Trim the roots to 2-3″ in length. They will be growing back in no time!

Results

You might be wondering what were the results of this new form of amaryllis negligence. I have to report that it is more surprising than I expected.

First, as I mentioned, almost all of the bulbs bloomed outdoors. They did this even after having bloomed indoors in either December or January. If you ever wonder if they can bloom more than once a year, here is your answer. As I write this, I found another bulb on my sunny shelf that is sending up a flower spike. And that bulb had definitely bloomed outdoors this summer, meaning it has bloomed twice in four months!

This is the third flower stalk since I brought in my thirteen pots of amaryllis.

Second, the small bulblets that were in their own pots more than doubled in size. One bulblet I received from a neighbor wasn’t even two years old and it bloomed outdoors. Another first for me. I’ve never had a bulblet bloom before. It kind of gives me hope for all the other amaryllis babies I’ve been nurturing over the years.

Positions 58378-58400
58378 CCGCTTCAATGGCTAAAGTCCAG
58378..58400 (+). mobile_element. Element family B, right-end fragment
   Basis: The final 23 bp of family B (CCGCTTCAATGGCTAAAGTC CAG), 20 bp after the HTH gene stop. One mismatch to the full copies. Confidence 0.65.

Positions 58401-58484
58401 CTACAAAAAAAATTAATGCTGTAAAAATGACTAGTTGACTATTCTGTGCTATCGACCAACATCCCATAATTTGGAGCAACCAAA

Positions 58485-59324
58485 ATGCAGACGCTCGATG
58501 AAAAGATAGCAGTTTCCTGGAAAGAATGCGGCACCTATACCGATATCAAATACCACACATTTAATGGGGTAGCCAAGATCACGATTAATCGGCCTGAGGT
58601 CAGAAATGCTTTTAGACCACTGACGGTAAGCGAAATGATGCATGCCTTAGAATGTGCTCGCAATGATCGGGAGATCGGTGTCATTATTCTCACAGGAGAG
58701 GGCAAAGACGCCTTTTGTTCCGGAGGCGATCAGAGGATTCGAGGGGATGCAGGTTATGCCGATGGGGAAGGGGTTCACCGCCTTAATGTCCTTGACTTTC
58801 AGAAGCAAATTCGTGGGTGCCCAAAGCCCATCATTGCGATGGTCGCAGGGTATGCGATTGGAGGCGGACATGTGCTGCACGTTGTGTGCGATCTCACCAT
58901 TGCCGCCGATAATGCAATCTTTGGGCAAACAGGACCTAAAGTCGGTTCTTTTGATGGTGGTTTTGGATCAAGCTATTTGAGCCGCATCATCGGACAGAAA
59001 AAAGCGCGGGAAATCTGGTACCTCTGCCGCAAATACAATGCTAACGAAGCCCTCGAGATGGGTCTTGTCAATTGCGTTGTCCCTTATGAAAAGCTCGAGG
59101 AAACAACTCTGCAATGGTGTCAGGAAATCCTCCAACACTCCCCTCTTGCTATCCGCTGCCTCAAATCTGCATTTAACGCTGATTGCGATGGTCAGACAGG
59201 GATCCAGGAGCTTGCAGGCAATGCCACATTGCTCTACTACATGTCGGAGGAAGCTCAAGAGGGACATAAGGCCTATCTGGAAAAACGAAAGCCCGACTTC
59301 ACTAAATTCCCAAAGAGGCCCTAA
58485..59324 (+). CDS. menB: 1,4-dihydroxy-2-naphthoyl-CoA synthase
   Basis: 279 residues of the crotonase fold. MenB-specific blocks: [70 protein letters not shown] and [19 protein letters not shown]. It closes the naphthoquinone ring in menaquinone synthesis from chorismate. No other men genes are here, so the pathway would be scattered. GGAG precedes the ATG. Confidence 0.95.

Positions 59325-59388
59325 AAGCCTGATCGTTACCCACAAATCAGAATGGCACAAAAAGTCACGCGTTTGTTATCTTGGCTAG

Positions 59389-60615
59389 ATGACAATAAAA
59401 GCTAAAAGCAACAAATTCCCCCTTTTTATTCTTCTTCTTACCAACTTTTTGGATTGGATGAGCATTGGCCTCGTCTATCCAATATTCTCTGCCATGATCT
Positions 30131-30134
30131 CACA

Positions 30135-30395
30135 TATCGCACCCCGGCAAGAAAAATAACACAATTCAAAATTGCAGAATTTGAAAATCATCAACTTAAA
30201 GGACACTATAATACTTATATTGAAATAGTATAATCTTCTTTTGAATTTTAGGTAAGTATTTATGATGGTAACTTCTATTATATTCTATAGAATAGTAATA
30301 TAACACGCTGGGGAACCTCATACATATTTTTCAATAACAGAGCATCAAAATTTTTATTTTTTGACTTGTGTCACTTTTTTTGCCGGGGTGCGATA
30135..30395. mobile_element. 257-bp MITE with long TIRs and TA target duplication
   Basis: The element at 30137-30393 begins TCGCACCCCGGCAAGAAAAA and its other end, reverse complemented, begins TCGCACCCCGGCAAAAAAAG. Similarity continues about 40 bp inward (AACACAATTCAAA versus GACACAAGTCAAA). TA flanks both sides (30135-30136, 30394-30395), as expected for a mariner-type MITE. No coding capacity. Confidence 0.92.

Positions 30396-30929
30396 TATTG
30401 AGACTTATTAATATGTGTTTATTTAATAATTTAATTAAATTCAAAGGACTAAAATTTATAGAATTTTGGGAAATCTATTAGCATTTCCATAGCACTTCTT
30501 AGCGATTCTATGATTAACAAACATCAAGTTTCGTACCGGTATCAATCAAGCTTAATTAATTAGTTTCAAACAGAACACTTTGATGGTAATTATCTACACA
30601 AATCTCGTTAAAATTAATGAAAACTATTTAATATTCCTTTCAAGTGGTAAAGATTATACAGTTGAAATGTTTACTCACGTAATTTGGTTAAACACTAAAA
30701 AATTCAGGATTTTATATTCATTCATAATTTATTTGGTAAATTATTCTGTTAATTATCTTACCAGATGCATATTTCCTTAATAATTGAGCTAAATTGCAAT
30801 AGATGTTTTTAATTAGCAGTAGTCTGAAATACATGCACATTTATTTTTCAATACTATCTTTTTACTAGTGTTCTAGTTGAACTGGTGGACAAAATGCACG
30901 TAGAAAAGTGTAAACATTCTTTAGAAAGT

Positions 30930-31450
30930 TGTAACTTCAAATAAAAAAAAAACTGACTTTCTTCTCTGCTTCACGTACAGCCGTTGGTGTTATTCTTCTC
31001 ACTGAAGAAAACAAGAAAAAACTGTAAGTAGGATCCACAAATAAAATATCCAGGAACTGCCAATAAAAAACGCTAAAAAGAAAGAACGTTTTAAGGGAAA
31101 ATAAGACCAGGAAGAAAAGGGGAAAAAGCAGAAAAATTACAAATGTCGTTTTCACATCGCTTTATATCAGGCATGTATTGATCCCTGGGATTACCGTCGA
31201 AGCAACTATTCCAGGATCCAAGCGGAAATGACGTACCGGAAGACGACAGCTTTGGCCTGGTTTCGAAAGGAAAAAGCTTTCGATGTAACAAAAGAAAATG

The first bloom outdoors was this young bulblet. This is an old variety that my neighbor gave me. It was from a bulb that had been in her family through two generations!

What’s Next?

Will I do this again? Probably not. At least not on purpose. I still prefer to put amaryllis in the ground or in a raised bed, and in full sun during the growing season. But I won’t worry so much about it anymore. I can’t always follow every planting schedule that I create in the Spring. Life happens, after all. Besides, gardening should be fun and relaxing. You shouldn’t be beating yourself up because you didn’t get everything done by a certain date.

I’ll still enjoy whatever flowers these bulbs choose to offer. Oh yeah, and did I mention I ordered a couple more? OK, I confess. I ordered four more. I haven’t had any double-flowering varieties in a few years. It’s about time to remedy that.